You have all read my posts in which I told you about my daughter Lisa and her fight against breast cancer. She is The Superhero I wrote about.
Today, she speaks for herself. These are her words.
Mine Is Not To Ask Why
This month, a little more than most, I think about what I have been through, what I have lost, and what I have gained. I never ask, “why me?” I am always grateful it was me. I had my mother’s strength and my father’s stubbornness to get me through it. Someone else may not have been a lucky as I was…am.
October is National Breast Cancer Awareness Month, but for some of us, those like me and our families, every month is breast cancer awareness month. When you hear those words, “you have cancer,” you are never more aware. That feeling, the awareness, it never leaves you.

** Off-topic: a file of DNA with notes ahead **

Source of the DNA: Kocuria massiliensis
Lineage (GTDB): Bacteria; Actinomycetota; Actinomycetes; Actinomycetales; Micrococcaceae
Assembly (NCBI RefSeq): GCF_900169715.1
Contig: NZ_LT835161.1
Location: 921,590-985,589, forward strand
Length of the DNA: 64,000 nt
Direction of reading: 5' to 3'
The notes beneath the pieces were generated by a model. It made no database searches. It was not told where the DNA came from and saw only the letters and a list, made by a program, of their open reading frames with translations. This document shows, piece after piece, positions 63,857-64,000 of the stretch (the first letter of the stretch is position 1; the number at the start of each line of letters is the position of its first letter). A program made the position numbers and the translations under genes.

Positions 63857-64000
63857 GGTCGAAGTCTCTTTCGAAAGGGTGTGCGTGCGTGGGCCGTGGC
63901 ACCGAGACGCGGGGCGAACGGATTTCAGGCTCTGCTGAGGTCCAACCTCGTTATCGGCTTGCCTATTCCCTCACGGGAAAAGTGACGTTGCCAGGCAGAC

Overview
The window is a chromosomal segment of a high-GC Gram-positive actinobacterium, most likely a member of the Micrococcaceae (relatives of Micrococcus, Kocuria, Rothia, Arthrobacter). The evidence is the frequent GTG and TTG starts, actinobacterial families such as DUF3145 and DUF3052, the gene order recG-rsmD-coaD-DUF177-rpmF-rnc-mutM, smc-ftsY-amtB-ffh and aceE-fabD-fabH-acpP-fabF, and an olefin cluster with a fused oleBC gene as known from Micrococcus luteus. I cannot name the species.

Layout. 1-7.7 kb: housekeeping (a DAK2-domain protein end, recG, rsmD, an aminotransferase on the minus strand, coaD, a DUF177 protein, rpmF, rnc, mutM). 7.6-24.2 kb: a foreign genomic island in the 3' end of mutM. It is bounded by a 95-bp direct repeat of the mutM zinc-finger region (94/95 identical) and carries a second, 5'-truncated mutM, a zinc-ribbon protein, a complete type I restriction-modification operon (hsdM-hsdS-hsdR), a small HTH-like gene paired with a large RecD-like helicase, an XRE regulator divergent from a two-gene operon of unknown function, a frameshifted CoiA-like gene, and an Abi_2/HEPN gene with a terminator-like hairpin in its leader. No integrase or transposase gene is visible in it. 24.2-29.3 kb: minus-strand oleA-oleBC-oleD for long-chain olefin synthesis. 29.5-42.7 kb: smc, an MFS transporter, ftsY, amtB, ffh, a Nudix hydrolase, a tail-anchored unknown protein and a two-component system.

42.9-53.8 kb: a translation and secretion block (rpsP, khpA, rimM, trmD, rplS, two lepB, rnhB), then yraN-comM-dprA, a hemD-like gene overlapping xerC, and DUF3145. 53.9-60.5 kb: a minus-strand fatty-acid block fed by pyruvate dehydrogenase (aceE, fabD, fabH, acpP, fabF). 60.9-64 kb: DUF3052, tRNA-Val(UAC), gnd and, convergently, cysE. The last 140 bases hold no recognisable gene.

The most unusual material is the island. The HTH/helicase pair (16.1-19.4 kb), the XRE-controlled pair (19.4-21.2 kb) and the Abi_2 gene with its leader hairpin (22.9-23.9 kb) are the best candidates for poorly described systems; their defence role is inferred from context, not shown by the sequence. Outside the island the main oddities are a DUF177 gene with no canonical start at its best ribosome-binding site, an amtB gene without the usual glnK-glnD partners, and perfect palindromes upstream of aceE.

Tonight I sat with my daughter and watched a speech by Kelly Corrigan (breast cancer survivor, author) posted by my mother. Emily and I held hands and cried together, grateful for what we have gained and all that we are lucky to still have…each other.
Sure, I have been through what some call “Hell,” but I never saw it that way. For me, it was just a journey to get to the other side. Just one more thing to get past and then move on. People sometimes say to me, “so-and-so died of cancer.” My only response can ever be, “I’m not doing that.” For me, having treatment and getting on with my life was the only choice. IS the only choice. Surviving is the ONLY choice.
Now, I use my experiences to make others aware of just how a diagnosis of cancer can change your life, even if it’s not you who is diagnosed. My cancer affected everyone around me: my parents, my husband, my little boys, and my daughter. Now I spread the word through my writing, my big mouth, and by walking the Avon Walk for Breast Cancer every year and raising money for research and other programs.
Mine is to do.